ABA Formal Opinion 90-357 states the “of counsel” title must not be false or misleading. NC Rule 7.1(a) states: “A lawyer shall not make a false or misleading communication about the lawyer or the lawyer's services.” N.C. Rule 7.5(a) states: “A lawyer shall not use a firm name, letterhead, or other professional designation that violates Rule 7.1.” If the “of counsel” lawyer is providing legal services in his or her own law practice and not in connection with the firm to which he is “of counsel,” he should use his own stationary and not that of the firm. This will help avoid misleading his client into thinking that on the lawyer has the backing of the firm on this legal matter. When working on matters in common with the law firm, he should use firm letterhead that confirms his “of counsel” status with the firm.
Similarly, the “of counsel” lawyer and the firm must avoid anything that would mislead clients into thinking the “of counsel” lawyer and the law firm are more closely related than they are. Rule 7.5(e) states: “Lawyers may state or imply that they practice in a partnership or other professional organization only when that is the fact.” This issue could arise where the “of counsel” lawyer and the law firm share office space.
N.C. Rule 1.5(e) governing fee splitting between lawyers not in the same firm should include the “of counsel” relationship and should be permitted, subject to the requirements of Rule 1.5(e).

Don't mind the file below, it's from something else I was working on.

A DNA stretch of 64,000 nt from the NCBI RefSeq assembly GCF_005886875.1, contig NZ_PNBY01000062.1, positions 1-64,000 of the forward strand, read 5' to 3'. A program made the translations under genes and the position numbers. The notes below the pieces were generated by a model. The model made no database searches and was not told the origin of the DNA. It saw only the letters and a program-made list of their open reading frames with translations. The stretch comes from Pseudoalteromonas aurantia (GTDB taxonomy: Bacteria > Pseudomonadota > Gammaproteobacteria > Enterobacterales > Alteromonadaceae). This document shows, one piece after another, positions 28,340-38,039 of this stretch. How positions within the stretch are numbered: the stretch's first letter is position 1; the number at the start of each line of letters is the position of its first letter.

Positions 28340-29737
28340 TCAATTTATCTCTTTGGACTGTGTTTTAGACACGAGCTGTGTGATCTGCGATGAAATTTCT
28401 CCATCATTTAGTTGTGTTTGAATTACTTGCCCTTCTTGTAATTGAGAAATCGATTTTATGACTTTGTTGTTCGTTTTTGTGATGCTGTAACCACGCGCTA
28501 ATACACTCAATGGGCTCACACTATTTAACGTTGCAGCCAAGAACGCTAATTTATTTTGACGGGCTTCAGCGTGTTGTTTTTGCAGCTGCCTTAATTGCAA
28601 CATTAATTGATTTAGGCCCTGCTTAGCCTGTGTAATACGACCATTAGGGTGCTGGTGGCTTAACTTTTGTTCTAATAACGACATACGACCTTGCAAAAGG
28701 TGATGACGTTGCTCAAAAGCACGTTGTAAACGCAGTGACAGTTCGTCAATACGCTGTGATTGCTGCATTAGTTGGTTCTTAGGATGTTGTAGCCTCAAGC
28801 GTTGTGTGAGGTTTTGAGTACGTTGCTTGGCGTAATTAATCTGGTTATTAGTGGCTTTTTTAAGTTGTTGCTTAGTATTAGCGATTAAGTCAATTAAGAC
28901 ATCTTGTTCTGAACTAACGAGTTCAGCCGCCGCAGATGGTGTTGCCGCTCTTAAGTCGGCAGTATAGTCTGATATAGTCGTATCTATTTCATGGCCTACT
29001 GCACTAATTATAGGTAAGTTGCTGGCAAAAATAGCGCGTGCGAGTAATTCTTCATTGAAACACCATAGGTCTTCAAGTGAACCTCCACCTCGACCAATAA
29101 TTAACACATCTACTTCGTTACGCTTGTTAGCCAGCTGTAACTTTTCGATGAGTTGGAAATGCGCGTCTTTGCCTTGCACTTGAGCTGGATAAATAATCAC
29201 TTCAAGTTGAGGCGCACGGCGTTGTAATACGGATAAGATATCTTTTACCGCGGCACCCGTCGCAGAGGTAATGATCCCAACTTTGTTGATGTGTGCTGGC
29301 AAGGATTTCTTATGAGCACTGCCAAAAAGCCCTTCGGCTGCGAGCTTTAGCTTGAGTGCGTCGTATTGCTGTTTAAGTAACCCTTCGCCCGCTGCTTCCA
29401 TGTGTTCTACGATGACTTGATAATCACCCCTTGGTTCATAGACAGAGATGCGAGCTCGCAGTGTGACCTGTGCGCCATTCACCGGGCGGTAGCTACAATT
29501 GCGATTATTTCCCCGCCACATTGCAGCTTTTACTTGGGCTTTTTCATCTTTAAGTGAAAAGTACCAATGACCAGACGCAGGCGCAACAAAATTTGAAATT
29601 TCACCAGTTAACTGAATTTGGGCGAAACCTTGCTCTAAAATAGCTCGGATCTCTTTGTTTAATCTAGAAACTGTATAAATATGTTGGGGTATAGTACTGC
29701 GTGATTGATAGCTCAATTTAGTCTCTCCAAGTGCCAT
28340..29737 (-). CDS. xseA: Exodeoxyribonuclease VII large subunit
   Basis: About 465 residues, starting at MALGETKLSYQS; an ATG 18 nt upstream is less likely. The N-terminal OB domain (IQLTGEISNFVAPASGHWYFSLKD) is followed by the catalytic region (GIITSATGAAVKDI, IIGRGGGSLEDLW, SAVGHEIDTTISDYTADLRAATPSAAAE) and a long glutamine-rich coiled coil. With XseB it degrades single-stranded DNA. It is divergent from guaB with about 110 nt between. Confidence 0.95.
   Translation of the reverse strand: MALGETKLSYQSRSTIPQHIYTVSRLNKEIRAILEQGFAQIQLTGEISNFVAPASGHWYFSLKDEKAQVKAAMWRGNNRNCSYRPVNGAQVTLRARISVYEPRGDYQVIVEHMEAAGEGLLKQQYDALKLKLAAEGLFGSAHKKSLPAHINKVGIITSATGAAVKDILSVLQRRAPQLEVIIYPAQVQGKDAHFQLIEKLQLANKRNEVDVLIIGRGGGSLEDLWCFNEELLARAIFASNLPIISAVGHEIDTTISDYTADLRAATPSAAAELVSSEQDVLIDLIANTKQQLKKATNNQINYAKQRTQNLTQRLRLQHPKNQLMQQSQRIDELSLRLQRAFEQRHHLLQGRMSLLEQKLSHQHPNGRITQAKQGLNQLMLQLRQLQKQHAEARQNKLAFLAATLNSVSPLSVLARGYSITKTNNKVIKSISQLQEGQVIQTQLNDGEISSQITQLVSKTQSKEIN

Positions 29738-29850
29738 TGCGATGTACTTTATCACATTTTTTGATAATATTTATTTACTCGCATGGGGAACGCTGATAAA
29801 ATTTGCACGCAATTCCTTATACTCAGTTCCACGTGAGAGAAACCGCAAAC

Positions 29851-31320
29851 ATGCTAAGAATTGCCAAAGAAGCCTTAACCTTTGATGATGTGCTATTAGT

The substantive law of malpractice applies to the “of counsel” relationship. The general rule is the “of counsel” lawyer is responsible for his own malpractice, but is not vicariously liable for the firm’s malpractice. The firm is liable for its malpractice and partners are vicariously liable for the malpractice of an “of counsel” lawyer acting within the actual or apparent scope of the firm’s practice and for the firm. The “apparent scope” test is viewed from the objective perspective of a client’s reasonable expectations. A firm considering forming an “of counsel” relationship with another lawyer should carefully screen potential candidates and also monitor the relationship continuously. If the “of counsel” lawyer uses the firm’s letterhead in his or her own practice and on matters not related to the law firm, vicarious liability could be imposed on the law firm for the malpractice of the “of counsel” lawyer even if the legal matter did not involve the work of the law firm.
Both the law firm and the “of counsel” lawyer should contact their malpractice insurance carriers before entering into the relationship. Usually, the “of counsel” lawyer should be added to the law firm’s malpractice policy. The “of counsel” lawyer should be required to maintain his or her own malpractice policy, preferably with the same insurer. If a retiring lawyer is assuming the title “of counsel,” the lawyer should discuss with his malpractice carrier whether “tail coverage” is necessary to protect himself from claims made after his policy expired but which arose from acts or omissions committed during the policy period.
Risk Management Pointer
Finally, it would be wise to always have a written “of counsel” agreement establishing such things as status in the firm, duties, limitations on authority to act for and in the name of the firm, malpractice liability insurance, compensation, office use, benefits and termination. For model agreements and other useful information, consult the ABA publication, OF COUNSEL – A Guide for Law Firms and Practitioners (Fourth Edition). The book is available from Lawyers Mutual’s lending library upon request.
About the Author
Mark Scruggs is senior claims counsel with Lawyers Mutual specializing in litigation, workers compensation and family law matters. You can reach Mark at 800.662.8843 or email@example.com.